(noun) A form of poverty that is the same regardless of country or culture and occurs when the resources required for minimum physical health are lacking, typically defined by limited access to food, clothing, and shelter.
Audio Pronunciation: (ab·so·lute pov·er·ty)
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- Absolute poverty is compared and contrasted with relative poverty. Absolute poverty is an objective measurement and relative poverty is a subjective assessment.
- A type of poverty.
- Also called:
- extreme poverty
- primary poverty
- Informally called:
- Cheal, David J. 1996. New Poverty: Families in Postmodern Society. Westport, CT: Greenwood Press.
- Jargowsky, Paul A. 1997. Poverty and Place: Ghettos, Barrios, and the American City. New York: Russell Sage Foundation.
- Lowe, Gary R., and P. Nelson Reid. 1999. The Professionalization of Poverty: Social Work and the Poor in the Twentieth Century. New York: Aldine de Gruyter.
- Raphael, Jody. 2004. Listening to Olivia: Violence, Poverty, and Prostitution. Boston: Northeastern University Press.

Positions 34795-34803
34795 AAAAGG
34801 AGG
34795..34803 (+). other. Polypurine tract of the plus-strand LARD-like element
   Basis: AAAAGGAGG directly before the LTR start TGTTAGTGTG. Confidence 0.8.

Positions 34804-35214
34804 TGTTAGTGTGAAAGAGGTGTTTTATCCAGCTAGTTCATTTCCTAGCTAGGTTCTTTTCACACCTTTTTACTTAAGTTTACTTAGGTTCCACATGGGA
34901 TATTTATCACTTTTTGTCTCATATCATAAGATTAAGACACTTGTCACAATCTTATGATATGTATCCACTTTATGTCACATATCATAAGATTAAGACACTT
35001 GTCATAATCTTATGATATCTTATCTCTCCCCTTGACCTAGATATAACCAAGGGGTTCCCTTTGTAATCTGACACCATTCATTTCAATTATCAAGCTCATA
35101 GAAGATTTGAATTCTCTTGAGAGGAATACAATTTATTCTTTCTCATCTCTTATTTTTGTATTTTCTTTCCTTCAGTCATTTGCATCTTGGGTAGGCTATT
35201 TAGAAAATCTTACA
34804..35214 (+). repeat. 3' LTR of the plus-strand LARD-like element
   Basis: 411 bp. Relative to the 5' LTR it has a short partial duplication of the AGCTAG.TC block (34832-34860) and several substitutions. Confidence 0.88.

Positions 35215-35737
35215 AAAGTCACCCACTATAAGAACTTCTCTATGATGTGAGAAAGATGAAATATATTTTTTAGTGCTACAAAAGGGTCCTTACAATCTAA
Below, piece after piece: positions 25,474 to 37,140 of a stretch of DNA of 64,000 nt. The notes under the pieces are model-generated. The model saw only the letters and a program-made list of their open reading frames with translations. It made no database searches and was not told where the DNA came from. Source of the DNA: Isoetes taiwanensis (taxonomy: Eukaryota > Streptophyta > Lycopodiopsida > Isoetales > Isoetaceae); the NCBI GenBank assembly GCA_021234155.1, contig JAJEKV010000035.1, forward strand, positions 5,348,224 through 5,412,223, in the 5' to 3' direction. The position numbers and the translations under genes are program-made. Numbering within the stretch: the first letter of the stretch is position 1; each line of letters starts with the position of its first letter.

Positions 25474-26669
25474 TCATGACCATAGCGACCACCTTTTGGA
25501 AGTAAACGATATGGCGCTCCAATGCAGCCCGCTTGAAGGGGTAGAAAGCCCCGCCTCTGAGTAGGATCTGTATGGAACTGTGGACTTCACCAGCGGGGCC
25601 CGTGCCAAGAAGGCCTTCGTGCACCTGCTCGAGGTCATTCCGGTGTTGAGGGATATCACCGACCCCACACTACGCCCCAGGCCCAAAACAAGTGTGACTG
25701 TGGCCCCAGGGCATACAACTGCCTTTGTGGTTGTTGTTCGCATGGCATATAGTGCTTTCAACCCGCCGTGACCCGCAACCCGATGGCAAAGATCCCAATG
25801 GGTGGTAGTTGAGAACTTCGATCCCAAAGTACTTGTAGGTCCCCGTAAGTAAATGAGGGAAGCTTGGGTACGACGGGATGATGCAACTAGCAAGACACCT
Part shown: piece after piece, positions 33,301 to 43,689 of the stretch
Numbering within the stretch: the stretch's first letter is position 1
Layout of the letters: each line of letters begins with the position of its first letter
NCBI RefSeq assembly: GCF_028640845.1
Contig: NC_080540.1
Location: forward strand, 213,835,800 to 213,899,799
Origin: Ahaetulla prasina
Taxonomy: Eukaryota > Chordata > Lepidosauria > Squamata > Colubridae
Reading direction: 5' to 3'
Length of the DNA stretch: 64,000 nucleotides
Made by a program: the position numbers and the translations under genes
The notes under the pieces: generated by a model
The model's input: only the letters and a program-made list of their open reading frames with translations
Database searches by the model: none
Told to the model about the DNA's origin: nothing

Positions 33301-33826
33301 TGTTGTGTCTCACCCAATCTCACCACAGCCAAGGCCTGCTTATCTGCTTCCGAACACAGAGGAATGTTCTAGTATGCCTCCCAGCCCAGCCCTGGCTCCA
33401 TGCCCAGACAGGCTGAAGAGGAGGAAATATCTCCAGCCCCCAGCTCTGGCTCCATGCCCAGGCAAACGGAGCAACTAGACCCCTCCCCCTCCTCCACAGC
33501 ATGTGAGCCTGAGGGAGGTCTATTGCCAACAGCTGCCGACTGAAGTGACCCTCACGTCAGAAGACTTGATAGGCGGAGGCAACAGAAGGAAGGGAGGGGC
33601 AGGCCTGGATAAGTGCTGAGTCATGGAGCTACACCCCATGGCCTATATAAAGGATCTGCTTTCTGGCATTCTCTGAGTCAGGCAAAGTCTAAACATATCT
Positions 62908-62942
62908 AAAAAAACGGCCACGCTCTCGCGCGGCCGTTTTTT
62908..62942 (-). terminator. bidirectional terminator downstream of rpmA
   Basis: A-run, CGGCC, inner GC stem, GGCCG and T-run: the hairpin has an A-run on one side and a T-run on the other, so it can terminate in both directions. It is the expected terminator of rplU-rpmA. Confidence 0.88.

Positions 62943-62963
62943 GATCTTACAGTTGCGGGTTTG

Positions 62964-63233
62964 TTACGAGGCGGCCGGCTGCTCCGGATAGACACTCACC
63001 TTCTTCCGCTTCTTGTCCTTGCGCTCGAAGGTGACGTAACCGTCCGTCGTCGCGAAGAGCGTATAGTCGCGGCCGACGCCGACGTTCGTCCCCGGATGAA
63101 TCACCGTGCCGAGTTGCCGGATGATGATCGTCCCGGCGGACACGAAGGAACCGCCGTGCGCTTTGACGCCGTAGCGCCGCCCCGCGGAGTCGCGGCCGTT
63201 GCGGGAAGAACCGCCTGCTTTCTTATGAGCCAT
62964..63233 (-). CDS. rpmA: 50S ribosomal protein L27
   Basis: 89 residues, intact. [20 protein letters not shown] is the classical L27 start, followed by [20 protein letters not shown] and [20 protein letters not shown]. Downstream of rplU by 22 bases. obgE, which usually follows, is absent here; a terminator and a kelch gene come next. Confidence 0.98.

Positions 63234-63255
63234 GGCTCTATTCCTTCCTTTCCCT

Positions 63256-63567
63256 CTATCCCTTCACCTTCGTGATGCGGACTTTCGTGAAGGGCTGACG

- Raphael, Jody. 2000. Saving Bernice: Battered Women, Welfare, and Poverty. Boston: Northeastern University Press.
- Segalman, Ralph, and Asoke Basu. 1981. Poverty in America the Welfare Dilemma. Westport, CT: Greenwood Press.
- Tanner, Michael. 1996. The End of Welfare: Fighting Poverty in the Civil Society. Washington, D.C.: Cato Institute.
- Taylor, Brian K. 1987. Sociology, Poverty and Inequality. London: Roehampton Institute.
- United Nations. 1974. Attack on Absolute Poverty in Africa: The Role of the United Nations Development Advisory Teams (UNDATs). New York: Economic Commission for Africa, United Nations.